Rust Programming – Continued

In the previous article, we have given an introduction to Rust in our previous article.  Lets go through the common programming concepts of RUST here.


By default variables are immutable. This is one of many nudges which Rust gives you to write your code in this way. It takes advantage of the safety and easy concurrency that Rust offers. However, you still have the option to make your variables mutable. Let’s explore how and why Rust encourages you to favor immutability and why sometimes opted.

When a variable is immutable, once a value is bound to a name, you can’t change that value.

Variables are immutable only by default; you can make them mutable by adding mut in front of the variable name.

fn main() {
    let mut x = 5;
    println!("The value of x is: {}", x);
    x = 6;
    println!("The value of x is: {}", x);

Difference between Variable and Constant

There are a few differences between constants and variables.

  • First, you aren’t allowed to use mut with constants. Constants aren’t just immutable by default—they’re always immutable.
  • You declare constants using the const keyword instead of the let keyword, and the type of the value must be annotated.
  • Constants can be declared in any scope, including the global scope, which makes them useful for values that many parts of code need to know about.
  • The last difference is that constants may be set only to a constant expression, not the result of a function call or any other value that could only be computed at run time.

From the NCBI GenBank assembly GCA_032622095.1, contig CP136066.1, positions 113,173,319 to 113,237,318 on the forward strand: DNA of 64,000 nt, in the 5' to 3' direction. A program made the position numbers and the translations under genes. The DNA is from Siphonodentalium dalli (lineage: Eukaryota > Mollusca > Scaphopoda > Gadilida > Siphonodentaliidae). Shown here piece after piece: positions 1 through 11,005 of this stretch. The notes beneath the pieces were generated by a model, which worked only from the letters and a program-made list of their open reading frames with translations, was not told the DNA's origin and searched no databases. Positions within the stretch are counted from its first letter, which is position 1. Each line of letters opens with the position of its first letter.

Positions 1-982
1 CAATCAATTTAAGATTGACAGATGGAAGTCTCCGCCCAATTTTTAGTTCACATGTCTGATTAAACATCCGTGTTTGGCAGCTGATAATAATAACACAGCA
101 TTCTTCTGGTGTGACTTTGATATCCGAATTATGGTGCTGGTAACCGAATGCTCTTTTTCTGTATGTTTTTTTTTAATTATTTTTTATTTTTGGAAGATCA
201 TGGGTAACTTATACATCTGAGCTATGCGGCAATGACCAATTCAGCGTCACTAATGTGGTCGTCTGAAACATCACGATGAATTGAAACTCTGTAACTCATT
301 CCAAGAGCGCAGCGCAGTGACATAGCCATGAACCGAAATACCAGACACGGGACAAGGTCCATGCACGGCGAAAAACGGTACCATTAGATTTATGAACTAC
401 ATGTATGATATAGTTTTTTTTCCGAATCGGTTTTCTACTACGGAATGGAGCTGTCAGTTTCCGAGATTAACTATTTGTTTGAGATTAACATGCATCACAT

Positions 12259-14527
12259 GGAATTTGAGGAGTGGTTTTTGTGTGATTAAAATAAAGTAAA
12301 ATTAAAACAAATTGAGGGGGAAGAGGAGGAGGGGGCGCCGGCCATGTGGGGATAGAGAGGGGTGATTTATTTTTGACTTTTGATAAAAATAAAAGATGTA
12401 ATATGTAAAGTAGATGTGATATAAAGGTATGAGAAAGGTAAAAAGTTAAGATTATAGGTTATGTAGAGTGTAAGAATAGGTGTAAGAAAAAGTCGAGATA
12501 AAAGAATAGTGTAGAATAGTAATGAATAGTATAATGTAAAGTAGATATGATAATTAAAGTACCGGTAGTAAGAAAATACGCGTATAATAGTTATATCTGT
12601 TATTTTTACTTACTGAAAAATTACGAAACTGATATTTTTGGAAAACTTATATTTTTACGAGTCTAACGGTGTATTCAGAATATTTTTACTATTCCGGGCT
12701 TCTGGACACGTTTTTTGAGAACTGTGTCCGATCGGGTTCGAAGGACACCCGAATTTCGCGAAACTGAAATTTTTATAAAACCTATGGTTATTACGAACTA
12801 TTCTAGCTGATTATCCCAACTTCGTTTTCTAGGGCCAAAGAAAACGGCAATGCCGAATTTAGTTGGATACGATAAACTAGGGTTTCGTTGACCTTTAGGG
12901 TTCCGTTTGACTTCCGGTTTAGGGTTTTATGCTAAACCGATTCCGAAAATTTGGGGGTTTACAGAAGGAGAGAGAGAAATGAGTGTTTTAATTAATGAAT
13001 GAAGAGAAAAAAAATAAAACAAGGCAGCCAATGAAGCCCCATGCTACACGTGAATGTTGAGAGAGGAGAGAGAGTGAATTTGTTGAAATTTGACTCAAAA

We can declare a new variable with the same name as a previous variable, but the new variable shadows the previous variable. In Rust the first variable is shadowed by the second, which means that the second variable’s value is what appears when the variable is used.

Shadowing is different than marking a variable as mut, because we’ll get a compile-time error if we accidentally try to reassign to this variable without using the let keyword. By using let, we can perform a few transformations on a value but have the variable be immutable after those transformations have been completed.

The other difference between mut and shadowing is that because we’re effectively creating a new variable when we use the let keyword again, we can change the type of the value but reuse the same name.

Data Types

There are two data type subsets: scalar and compound.

Rust is a statically typed language, which means that it must know the types of all variables at compile time.

A scalar type represents a single value. Rust has four primary scalar types: integers, floating-point numbers, Booleans, and characters.

Compound types can group multiple values into one type. Rust has two primitive compound types: tuples and arrays.

fn main() {
    let tup = (500, 6.4, 1);
    let (x, y, z) = tup;
    println!("The value of y is: {}", y);

This program first creates a tuple and binds it to the variable tup. It then uses a pattern with let to take tup and turn it into three separate variables, x, y, and z. This is called destructuring, because it breaks the single tuple into three parts. Finally, the program prints the value of y, which is 6.4.

In addition to destructuring through pattern matching, we can access a tuple element directly by using a period (.) followed by the index of the value we want to access. For example:

fn main() {